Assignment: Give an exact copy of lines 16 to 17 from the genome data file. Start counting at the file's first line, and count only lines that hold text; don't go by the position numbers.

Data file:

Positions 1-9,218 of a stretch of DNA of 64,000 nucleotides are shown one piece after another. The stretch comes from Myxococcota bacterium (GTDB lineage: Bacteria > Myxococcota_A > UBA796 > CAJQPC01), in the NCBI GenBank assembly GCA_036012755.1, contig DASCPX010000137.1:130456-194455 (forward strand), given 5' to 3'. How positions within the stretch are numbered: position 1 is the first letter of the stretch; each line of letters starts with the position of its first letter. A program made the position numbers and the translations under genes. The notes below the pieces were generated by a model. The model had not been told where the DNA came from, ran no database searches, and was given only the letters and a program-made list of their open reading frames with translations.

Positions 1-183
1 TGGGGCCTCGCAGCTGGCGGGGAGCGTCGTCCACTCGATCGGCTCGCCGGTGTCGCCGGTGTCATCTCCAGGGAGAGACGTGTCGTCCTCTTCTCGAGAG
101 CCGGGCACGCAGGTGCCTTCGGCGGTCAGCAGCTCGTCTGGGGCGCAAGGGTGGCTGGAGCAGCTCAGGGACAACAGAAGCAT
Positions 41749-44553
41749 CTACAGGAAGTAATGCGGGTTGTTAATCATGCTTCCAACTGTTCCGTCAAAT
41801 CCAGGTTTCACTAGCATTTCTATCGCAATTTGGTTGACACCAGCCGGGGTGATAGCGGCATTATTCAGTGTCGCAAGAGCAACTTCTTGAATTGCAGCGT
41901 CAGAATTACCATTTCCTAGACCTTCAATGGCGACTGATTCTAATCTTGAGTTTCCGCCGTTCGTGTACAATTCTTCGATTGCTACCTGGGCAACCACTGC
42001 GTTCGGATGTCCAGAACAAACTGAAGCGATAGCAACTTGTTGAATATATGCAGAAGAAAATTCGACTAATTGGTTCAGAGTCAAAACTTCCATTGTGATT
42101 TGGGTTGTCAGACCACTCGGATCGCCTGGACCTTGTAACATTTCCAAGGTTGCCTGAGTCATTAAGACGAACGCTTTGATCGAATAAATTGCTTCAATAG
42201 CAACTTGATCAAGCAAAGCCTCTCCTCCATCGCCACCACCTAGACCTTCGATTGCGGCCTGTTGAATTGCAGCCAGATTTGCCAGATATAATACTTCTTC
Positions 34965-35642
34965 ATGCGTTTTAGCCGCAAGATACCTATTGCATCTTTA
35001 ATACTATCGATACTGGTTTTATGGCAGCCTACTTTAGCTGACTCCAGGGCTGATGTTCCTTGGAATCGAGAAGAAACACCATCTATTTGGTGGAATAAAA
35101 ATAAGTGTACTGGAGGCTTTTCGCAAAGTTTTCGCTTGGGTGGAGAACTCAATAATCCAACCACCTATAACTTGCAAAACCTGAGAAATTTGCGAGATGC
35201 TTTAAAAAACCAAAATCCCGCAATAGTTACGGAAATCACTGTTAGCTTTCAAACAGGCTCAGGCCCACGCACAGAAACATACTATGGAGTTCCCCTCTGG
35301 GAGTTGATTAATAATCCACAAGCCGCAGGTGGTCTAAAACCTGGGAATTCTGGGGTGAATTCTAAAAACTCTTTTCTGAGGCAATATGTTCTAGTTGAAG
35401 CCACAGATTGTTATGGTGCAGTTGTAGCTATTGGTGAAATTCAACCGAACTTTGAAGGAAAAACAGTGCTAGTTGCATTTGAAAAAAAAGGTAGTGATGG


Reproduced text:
35201 TTTAAAAAACCAAAATCCCGCAATAGTTACGGAAATCACTGTTAGCTTTCAAACAGGCTCAGGCCCACGCACAGAAACATACTATGGAGTTCCCCTCTGG
35301 GAGTTGATTAATAATCCACAAGCCGCAGGTGGTCTAAAACCTGGGAATTCTGGGGTGAATTCTAAAAACTCTTTTCTGAGGCAATATGTTCTAGTTGAAG